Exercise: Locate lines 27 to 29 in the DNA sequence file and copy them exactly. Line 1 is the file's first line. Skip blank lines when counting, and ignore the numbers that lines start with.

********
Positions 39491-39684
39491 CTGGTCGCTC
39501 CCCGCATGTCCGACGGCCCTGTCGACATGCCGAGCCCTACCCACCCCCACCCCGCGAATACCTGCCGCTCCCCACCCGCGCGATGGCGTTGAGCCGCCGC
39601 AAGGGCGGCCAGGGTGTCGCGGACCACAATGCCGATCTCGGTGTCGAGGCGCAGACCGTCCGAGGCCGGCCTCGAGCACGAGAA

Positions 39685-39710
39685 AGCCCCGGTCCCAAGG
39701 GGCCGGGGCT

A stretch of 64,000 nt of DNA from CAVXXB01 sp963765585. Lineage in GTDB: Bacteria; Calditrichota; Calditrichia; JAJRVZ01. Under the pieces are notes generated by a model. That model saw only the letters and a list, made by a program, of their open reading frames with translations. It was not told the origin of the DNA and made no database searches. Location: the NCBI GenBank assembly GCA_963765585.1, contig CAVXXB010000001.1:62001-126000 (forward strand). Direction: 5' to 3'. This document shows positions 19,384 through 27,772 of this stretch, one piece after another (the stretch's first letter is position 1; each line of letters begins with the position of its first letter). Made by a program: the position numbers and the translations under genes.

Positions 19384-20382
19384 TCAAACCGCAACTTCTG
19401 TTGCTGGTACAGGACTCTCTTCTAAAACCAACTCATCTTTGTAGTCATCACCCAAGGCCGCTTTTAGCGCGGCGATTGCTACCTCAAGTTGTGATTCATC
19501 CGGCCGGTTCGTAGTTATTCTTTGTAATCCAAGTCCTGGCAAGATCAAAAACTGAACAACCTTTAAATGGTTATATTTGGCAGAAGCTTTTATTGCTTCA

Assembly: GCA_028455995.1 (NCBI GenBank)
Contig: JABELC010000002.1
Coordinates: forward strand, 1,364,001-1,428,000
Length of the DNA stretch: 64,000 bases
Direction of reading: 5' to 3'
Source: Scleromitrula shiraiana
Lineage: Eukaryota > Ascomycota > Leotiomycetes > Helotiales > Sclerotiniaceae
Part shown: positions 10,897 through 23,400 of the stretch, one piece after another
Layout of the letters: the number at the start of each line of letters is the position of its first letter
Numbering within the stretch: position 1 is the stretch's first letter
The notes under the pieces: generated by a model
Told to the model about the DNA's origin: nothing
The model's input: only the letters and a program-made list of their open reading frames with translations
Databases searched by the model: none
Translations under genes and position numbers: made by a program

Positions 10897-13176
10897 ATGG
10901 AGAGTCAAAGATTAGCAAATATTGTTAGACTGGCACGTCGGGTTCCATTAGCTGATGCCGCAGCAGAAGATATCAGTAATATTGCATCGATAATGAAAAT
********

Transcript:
Translations under genes and position numbers: made by a program

Positions 10897-13176
10897 ATGG